With rains ushering more in the months ahead it is essential to strengthen the immune system twofold or even threefold as deterrent to waterborne diseases.

A healthy physical being starts with taking nutritious food as well as necessary mine­rals and vitamins.

The intake of Vitamin C is fundamental as the colder months also bring various illnesses such as the common cough, colds, flu and allergies.

Ideally, the body needs a minimum of 65 mg to a high dose of 2,000 mg Vitamin C daily. Since orange, the most famous citrus fruit, only gives 88 percent of Vitamin C, the body needs supplementary sources to balance intake, enough to survive the rainy season and the rest of the year.

Vitamin C sources with higher content than oranges

Chili peppers, red, yellow and green bell peppers
Chili peppers as well as red, yellow and green bell peppers are perhaps the most common ingredients used almost in every kind of viand, especially for Filipinos. A chopped half cup of chili peppers can give up to 107.8 mg of Vitamin C. So be sure to add a few bell peppers even in omelette or noodles.

Dark green leafy vegetables like kale
Dark green leafy vegetables like kale, turnip greens, swiss chard and spinach provide 80.4 mg of vitamin C. Usually used in Filipino dishes and even in salads, these vegetables also offer a good amount of minerals and some fatty acids

Brussels, cauliflower, broccoli sprouts
Vegetables are always healthy. These contain 132 mg of Vitamin C as well as fiber. Brussels, cauliflower or broccoli sprouts are excellent ingredients for the Filipino favorite chopsuey.

Papaya, strawberries and pineapple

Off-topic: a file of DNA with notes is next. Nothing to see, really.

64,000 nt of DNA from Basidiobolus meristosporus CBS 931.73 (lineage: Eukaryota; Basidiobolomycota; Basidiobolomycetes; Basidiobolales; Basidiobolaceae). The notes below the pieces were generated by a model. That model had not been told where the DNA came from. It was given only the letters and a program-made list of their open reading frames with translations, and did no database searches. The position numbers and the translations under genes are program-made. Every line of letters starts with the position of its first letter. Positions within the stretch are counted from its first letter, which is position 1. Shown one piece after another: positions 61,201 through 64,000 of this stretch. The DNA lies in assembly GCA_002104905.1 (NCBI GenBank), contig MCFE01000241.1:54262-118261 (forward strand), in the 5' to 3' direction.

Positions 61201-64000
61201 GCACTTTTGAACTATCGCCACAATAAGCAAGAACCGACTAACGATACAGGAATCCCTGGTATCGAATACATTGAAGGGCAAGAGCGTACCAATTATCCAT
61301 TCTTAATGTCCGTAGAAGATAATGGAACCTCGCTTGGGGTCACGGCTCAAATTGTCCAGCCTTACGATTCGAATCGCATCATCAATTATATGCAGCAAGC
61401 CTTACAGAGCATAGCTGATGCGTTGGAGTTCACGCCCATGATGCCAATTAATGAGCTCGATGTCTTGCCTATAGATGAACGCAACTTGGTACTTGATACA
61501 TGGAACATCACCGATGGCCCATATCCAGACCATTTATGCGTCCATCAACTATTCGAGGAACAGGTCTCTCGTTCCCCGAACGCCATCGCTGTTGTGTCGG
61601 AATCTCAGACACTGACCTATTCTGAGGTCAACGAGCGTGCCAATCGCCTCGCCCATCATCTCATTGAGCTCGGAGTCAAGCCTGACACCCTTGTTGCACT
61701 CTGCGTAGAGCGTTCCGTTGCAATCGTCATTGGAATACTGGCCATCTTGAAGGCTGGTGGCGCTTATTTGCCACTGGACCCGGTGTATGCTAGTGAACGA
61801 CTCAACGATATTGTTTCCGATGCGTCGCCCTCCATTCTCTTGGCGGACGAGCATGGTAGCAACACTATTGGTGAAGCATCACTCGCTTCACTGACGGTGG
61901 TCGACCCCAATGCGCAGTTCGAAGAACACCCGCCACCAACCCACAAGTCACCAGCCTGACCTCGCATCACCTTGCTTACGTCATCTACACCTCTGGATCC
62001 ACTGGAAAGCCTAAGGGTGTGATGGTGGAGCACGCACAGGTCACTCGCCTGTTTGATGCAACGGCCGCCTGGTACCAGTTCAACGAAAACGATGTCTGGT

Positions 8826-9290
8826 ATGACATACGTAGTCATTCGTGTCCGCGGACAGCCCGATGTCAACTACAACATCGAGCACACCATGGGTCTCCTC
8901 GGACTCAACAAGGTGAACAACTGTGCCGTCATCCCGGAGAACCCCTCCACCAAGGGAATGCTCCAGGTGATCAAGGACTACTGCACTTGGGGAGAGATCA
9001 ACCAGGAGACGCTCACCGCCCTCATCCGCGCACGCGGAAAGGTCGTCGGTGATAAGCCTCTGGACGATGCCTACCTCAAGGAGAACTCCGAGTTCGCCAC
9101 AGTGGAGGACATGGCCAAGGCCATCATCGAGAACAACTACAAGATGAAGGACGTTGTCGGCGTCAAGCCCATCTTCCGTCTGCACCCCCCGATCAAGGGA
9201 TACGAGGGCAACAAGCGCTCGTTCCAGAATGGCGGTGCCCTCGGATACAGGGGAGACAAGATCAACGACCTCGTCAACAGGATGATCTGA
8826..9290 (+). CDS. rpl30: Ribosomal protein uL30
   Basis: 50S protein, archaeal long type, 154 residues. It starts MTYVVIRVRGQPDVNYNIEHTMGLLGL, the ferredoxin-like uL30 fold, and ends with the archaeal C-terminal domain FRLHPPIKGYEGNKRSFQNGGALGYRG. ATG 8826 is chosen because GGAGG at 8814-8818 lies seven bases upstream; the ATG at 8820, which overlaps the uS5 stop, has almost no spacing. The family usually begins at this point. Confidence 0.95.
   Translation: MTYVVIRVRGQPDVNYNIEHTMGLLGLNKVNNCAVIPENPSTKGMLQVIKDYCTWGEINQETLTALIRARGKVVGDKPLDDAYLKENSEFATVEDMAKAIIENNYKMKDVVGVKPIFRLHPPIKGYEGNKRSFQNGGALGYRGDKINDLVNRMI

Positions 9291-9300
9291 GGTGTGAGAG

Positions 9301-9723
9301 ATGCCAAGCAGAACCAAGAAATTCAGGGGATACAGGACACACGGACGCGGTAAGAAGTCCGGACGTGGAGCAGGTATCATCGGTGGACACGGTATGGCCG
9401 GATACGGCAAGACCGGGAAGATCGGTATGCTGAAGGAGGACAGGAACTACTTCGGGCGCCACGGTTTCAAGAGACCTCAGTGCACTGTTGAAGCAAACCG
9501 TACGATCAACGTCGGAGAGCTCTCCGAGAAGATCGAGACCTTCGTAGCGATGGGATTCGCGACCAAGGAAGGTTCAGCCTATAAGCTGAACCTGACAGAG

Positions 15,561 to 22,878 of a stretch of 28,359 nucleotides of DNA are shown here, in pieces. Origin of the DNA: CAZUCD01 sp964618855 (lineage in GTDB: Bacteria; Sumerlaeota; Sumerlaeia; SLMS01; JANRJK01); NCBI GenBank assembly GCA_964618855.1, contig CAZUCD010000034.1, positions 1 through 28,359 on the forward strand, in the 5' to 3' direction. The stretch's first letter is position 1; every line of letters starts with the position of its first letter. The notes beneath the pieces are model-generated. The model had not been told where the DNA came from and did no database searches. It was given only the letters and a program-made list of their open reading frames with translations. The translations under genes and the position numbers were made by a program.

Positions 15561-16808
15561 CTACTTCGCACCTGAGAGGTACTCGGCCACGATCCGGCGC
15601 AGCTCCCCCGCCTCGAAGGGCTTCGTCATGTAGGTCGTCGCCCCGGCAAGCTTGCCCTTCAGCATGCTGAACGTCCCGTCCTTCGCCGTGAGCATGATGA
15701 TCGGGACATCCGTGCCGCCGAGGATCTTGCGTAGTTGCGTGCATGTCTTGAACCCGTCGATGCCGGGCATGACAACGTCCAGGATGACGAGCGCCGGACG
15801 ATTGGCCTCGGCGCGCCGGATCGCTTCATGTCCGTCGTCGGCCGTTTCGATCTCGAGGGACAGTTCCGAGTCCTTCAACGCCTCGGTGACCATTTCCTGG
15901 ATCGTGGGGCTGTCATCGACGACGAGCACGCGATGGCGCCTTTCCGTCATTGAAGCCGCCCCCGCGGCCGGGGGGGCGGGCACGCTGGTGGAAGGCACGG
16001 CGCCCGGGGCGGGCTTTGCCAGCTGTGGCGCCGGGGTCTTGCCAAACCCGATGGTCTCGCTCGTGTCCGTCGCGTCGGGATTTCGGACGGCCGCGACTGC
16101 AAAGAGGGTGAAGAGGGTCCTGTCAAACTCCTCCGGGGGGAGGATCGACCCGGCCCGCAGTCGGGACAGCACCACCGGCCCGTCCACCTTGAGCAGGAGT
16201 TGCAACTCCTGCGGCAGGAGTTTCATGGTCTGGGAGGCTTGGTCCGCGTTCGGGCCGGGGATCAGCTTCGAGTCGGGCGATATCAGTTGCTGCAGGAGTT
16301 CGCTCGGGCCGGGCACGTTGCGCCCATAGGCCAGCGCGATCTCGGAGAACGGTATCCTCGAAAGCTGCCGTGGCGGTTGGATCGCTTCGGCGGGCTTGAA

Fruits are always a good and healthy choice. Papayas distribute 88.3 mg of Vitamin C and it is also good for clearing sinuses, brightening the skin and strengthening the bones. Strawberries are apparently helpful to whiten teeth, plus it contains 84.7 mg of vitamin C. Pineapples give 78.9 mg of vitamin C and has an anti-inflammatory enzyme called bromelain to break down food and lessen bloating.

Aside from being fat-free, seafood also contains Vitamin C. Lobsters, mollusks, sardines and tuna – steamed, fried or boiled – are rich sources to strengthen the immune system.

Citrus fruits
Calamansi and dalandan are unquestionable sources of Vitamin C. These local citrus fruits add zest and flavor to dishes, even to sweet treats like calamansi meringue.

Kiwi fruit
Kiwi fruits, although not so common, can be a good addition to one’s diet since it contains 92.7 mg or 155% of Vitamin C in every 100 g serving. Plus it is also rich in copper and potassium.

Tomatoes are rich in Vitamin C distributing 22.8 mg or 38 percent in every 100 gram of serving.

This wonderful and healthy vegetable gives out 60 mg or 100% vitamin C per 100 g serving.

A Filipino favorite, mangoes are a good source of Vitamin C as it provides 122.3 mg of what the body needs for immunity. Mangoes are also rich in Vitamin A for healthy eyesight.